Hawaii Field Work
I have a pretty cool job. I look at data coming down from spacecraft orbiting around and driving on another planet, and try to figure out what it used to be like there. To be able to interpret images of Mars, it helps to first be able to interpret images of our own planet. And that’s why I’m going to Hawaii in a couple of days!
On Saturday, I head to Hawaii to participate in a NASA Planetary Volcanology Field Workshop. Over the past few months, the workshop participants have been receiving emails containing data from earth-observing satellites that is roughly analogous to the data available from satellites around Mars. Our assignment is to assemble a geologic map of a small portion of Kilauea volcano. Then, we all head to Hawaii, maps in hand, and actually walk around on the lava flows and compare what we thought we were seeing from orbit to what is really there. The workshop is run by several volcanology experts, who I’m sure have lots of fun laughing at what we inexperienced planetary scientists come up with in our geologic maps!
If you want to play along at home, here are the images that we were provided. You can try your hand at interpreting them! Then once I’m back I’ll tell you how wrong I was!
The first data is simple visible imagery from the IKONOS satellite. This shows a medium-resolution image, with several higher-res “windows”.
You can see that there is a big, black lava flow that came from the top of the image, and exits out the bottom. The varying darkness of the lava might mean that this is actually several lava flows on top of one another. In some of the high-res frames, there are patches of brighter terrain that are difficult to make out. Maybe they are vegetation? Maybe rocks?
We also have topography data, which confirms what we saw in the visible image: the slope runs from the top of the image to the bottom. This data is similar to data from the Mars Orbital Laser Altimeter (MOLA).
The shading is a bit confusing (to me at least; I think the lighting is coming from the upper right), but there is pretty clearly a steeper slope toward the bottom, and there is also a ridge running right down the middle.
Next up is a radar map. Radar is a very useful tool for looking at planetary surfaces, but also can be confusing. Unlike visual imagery, radar is an “active” sensing method: the satellite sends out radio waves, and then detects what gets bounced back. I like to think of it as a big spotlight shining down on the surface at an angle, and the image you get is the light scattered back. Dark spots are smooth, so that the light is reflected off the surface like it is a mirror, away from the spacecraft. Rough spots scatter the signal in all directions, including back toward the spacecraft. This radar map used three different wavelengths, so locations that are red are rough at shorter wavelengths of a few cm, locations that are green are rough at longer wavelengths of ~24 cm, and blue spots are rough at long wavelengths (68 cm).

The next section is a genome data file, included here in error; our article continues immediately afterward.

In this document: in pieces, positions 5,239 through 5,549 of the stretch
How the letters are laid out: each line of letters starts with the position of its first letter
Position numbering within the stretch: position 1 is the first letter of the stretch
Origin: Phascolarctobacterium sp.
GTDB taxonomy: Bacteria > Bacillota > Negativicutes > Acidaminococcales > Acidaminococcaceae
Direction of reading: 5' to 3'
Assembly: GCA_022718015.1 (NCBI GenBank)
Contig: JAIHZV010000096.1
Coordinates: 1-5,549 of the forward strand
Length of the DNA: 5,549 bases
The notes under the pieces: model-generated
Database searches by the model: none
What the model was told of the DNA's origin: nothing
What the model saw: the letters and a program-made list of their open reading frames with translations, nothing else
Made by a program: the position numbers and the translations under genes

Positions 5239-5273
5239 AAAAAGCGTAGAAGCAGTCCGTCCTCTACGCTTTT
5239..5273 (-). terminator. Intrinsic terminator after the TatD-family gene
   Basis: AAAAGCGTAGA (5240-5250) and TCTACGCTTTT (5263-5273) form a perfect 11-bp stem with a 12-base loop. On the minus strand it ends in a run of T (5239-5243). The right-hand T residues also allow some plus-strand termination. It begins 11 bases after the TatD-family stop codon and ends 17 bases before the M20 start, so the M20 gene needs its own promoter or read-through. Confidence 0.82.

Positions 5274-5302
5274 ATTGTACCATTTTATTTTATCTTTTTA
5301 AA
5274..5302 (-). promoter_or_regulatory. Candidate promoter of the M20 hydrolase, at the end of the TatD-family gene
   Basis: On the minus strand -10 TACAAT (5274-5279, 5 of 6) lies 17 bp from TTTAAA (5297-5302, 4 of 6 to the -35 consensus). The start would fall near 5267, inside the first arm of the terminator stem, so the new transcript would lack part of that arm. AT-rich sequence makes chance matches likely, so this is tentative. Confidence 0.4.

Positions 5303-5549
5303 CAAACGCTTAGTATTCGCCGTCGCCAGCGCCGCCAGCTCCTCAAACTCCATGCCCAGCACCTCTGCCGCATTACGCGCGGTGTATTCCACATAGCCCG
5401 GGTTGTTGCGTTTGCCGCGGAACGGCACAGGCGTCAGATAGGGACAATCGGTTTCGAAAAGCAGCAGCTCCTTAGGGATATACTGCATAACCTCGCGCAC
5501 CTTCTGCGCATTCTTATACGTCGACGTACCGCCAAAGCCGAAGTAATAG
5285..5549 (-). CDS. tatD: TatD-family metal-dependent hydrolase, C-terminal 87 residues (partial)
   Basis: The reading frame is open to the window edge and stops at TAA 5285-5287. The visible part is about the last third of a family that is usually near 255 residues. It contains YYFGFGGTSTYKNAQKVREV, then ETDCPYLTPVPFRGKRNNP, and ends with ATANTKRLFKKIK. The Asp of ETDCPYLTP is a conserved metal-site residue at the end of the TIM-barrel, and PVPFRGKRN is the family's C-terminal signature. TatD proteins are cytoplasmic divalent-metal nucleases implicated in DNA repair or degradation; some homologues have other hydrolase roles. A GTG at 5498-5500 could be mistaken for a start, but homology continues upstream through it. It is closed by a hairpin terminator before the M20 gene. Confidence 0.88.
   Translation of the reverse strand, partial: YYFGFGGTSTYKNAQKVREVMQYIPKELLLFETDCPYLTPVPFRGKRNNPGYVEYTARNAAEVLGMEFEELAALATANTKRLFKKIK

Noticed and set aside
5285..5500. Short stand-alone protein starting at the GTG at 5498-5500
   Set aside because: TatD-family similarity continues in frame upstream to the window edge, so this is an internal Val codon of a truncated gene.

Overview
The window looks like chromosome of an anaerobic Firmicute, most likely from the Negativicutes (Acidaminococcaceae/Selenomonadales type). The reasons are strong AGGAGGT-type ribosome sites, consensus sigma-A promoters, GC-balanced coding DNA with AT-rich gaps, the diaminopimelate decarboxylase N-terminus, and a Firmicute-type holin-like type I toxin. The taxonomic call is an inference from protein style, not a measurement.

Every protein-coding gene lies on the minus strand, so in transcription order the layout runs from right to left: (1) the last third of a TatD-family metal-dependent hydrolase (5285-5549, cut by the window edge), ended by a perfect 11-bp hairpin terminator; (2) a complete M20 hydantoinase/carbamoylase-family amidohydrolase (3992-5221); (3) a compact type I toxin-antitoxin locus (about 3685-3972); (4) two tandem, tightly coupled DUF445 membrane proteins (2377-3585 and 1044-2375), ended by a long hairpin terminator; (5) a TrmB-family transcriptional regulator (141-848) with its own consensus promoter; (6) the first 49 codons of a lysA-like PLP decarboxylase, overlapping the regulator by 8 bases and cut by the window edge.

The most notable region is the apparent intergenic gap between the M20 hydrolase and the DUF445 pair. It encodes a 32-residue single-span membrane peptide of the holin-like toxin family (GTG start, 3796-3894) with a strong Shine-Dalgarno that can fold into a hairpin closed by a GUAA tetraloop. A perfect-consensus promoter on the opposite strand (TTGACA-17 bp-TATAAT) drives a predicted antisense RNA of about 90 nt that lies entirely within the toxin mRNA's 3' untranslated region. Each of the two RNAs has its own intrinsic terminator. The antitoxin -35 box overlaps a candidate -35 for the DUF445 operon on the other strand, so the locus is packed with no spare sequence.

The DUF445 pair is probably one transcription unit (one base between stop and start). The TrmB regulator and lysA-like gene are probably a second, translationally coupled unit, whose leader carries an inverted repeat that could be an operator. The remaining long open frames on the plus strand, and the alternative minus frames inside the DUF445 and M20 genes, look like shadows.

My interpretation of this is that the black area is a smooth lava flow (called pahoehoe), while most of the yellow is a rougher lava flow called A’a (the joke is that that’s the sound you would make if you had to walk on it barefoot). The bluish is probably partly vegetated old flows, and the darker green may be more thickly vegetated. Orange may be old a’a with some plants on it. The pinkish band at the bottom is where the slope gets steeper, and radar data can get untrustworthy on slopes…
Next up is a false-color infrared image. This is a “principle components” image, based on a set of six infrared filters. That means that, mathematically you can find out what is causing the most variation in the infrared, and assign that variation to show up as red. Find the next most significant contribution to the change between IR images, and call it green, and the third most significant goes to blue. Don’t worry about the details; the bottom line is, it shows differences!
You can see that most of the “smooth” lava flow shows up as pink or magenta, with varying shades probably indicating several successive flows from the same eruption. The yellow is thick vegetation. Reddish green is (I think) a’a. Brighter green may be older a’a, or sparse vegetation. (The blue things are clouds) Note that you can see the ridge that splits the image pretty clearly here.
So there you have it: my interpretation of this data. I’ve never done this before, so I may be totally wrong. I will be at the field workshop for a week, and then am taking some extra time off because, hey, I’ll be in Hawaii. So unfortunately, you will have to wait until I am back on August 12 to hear just how wrong my interpretations were. I promise there will be lots of pretty pictures though!
So, until the 12th, aloha!Field Work, Geology, Not Mars, Pictures